The Veterans Affairs Department has ramped up referrals to private doctors in order to get patients the care they need more quickly. But several unions that represent VA employees argue, the uptick in referrals could signal a shift toward privatizing the VA. This all comes as Secretary Robert McDonald aims to fix how the VA treats its veterans following major reform legislation passed by Congress this past summer. Irma Westmoreland is a registered nurse and chairwoman of National Nurses United for Veterans Affairs. She joined Tom Temin on the Federal Drive with her take on changes at the VA.
Law enforcement and intelligence agencies have a new tool to help them zero-in on terrorists. Dfuze is a software application that helps investigators link bomb fragments to bomb makers. The software has been adopted by the U.S. Special Operations Command, the Bureau of Alcohol, Tobacco and Firearms and other organizations in 20 countries. Neil Fretwell is operations director at ISS Global and former lead investigator at the United Kingdom Police National Bomb Data Centre. He joined Tom Temin via skype on the Federal Drive to talk about the software.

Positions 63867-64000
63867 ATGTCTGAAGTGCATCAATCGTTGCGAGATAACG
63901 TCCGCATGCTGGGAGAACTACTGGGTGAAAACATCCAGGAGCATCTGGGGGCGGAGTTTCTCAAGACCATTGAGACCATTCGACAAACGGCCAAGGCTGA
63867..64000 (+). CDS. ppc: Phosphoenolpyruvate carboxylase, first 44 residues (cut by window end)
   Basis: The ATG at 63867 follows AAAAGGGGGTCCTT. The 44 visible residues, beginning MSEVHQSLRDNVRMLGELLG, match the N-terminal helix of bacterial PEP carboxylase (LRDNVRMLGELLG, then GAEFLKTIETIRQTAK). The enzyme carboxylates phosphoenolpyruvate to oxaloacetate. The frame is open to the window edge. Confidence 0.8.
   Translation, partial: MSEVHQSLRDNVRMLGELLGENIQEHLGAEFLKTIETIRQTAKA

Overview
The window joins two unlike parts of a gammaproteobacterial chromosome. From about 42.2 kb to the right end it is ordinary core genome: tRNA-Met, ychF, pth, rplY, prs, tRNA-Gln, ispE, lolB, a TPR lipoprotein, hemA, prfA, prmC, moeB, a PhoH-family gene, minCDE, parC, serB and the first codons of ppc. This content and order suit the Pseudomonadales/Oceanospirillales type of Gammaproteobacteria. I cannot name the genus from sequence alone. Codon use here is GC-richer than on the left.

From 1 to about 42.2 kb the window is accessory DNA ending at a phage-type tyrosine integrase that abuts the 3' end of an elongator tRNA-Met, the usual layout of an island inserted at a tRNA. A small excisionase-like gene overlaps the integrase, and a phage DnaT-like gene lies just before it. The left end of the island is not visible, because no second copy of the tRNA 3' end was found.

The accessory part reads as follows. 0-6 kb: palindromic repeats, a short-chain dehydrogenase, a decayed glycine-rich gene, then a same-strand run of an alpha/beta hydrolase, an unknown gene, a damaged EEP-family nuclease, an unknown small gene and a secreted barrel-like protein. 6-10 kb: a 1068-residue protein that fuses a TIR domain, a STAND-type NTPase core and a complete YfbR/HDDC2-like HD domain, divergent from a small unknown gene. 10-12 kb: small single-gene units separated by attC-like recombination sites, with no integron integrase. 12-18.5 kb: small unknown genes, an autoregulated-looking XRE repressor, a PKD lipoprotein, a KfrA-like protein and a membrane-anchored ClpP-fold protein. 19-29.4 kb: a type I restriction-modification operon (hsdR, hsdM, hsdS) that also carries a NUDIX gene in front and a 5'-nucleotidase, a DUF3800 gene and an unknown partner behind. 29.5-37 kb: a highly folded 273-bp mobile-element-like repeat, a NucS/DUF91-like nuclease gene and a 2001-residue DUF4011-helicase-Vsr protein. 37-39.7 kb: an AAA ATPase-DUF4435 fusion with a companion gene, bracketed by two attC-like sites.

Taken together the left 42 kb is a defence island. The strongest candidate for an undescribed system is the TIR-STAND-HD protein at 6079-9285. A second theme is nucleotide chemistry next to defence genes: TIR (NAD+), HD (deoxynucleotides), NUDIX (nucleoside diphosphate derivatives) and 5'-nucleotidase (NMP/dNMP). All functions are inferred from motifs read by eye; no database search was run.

Tom Temin, anchor of the Federal Drive on Federal News Radio, joins host Mark Amtower to discuss a wide range issues including the end of the fiscal year, and a possible SES exodus.
September 9, 2014
The Labor Department's leap of faith in putting its financial management system in the cloud and that effort is troubled. Labor's inspector general recently found the agency's back up plans to take over from its contractor running the financial system to be lacking. Federal News Radio's Executive Editor Jason Miller writes about Labor's challenges in his biweekly feature Inside the Reporter's Notebook. He joined Tom Temin on the Federal Drive with details on why Labor's financial management system is at risk.